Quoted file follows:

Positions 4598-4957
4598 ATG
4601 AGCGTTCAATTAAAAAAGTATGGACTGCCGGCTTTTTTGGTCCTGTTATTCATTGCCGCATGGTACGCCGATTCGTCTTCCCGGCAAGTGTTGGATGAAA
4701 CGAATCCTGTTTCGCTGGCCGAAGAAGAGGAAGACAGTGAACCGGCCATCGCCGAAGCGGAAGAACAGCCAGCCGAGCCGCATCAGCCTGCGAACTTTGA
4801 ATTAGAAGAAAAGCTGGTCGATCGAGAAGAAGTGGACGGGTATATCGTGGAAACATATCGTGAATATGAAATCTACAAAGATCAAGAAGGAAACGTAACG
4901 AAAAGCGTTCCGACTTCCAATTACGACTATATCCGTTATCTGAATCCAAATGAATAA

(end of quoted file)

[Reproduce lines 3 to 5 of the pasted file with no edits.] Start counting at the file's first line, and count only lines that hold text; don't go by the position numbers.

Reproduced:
4601 AGCGTTCAATTAAAAAAGTATGGACTGCCGGCTTTTTTGGTCCTGTTATTCATTGCCGCATGGTACGCCGATTCGTCTTCCCGGCAAGTGTTGGATGAAA
4701 CGAATCCTGTTTCGCTGGCCGAAGAAGAGGAAGACAGTGAACCGGCCATCGCCGAAGCGGAAGAACAGCCAGCCGAGCCGCATCAGCCTGCGAACTTTGA
4801 ATTAGAAGAAAAGCTGGTCGATCGAGAAGAAGTGGACGGGTATATCGTGGAAACATATCGTGAATATGAAATCTACAAAGATCAAGAAGGAAACGTAACG